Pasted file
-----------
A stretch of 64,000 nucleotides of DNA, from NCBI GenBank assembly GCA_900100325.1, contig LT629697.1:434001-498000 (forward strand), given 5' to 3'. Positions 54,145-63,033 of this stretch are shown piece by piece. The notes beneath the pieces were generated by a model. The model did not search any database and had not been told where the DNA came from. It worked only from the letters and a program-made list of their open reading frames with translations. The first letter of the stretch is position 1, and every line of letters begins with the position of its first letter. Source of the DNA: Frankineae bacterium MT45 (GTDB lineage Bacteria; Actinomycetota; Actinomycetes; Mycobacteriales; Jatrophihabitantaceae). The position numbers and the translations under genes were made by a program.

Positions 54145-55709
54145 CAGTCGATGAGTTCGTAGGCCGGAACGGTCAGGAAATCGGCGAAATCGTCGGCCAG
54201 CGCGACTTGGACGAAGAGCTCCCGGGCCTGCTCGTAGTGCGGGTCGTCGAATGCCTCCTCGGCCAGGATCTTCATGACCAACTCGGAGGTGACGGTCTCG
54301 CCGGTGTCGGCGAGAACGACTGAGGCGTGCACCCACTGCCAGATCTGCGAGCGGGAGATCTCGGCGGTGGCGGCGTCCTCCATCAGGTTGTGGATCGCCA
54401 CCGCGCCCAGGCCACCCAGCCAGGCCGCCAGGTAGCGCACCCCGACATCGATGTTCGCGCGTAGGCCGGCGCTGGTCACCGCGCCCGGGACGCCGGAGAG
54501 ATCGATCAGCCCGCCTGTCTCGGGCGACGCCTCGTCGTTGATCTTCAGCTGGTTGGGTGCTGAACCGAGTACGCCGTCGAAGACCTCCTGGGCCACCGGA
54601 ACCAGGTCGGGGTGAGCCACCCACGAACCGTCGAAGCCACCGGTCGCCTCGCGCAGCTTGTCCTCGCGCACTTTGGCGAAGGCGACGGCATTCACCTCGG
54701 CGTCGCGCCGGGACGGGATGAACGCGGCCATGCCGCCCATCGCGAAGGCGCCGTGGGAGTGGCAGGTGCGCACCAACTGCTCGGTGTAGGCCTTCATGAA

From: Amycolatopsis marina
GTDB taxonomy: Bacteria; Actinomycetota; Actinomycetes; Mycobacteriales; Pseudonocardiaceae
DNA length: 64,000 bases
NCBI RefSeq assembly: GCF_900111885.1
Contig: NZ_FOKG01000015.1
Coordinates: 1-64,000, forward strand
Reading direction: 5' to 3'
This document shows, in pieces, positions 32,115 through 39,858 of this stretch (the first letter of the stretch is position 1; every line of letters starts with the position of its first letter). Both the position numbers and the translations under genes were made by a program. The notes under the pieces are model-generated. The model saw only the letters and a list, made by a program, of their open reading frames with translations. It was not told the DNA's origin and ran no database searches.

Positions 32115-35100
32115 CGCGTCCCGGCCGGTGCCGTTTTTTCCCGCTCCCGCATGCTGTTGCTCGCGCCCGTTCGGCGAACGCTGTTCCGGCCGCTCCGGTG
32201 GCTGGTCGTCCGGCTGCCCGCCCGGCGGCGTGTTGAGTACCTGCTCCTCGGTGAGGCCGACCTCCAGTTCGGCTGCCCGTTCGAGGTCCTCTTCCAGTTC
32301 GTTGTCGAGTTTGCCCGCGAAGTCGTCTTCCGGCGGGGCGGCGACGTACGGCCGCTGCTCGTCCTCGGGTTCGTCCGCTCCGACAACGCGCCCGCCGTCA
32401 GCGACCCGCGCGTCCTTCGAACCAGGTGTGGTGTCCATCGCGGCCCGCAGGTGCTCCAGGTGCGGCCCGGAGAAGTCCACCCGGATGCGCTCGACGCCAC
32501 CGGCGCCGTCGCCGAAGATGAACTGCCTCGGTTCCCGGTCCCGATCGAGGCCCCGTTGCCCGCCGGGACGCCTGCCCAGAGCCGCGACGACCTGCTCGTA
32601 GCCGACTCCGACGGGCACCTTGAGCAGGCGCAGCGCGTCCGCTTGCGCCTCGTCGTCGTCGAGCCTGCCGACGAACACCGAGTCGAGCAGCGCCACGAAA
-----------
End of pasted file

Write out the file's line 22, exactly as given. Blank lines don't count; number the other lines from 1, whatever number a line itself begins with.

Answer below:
32401 GCGACCCGCGCGTCCTTCGAACCAGGTGTGGTGTCCATCGCGGCCCGCAGGTGCTCCAGGTGCGGCCCGGAGAAGTCCACCCGGATGCGCTCGACGCCAC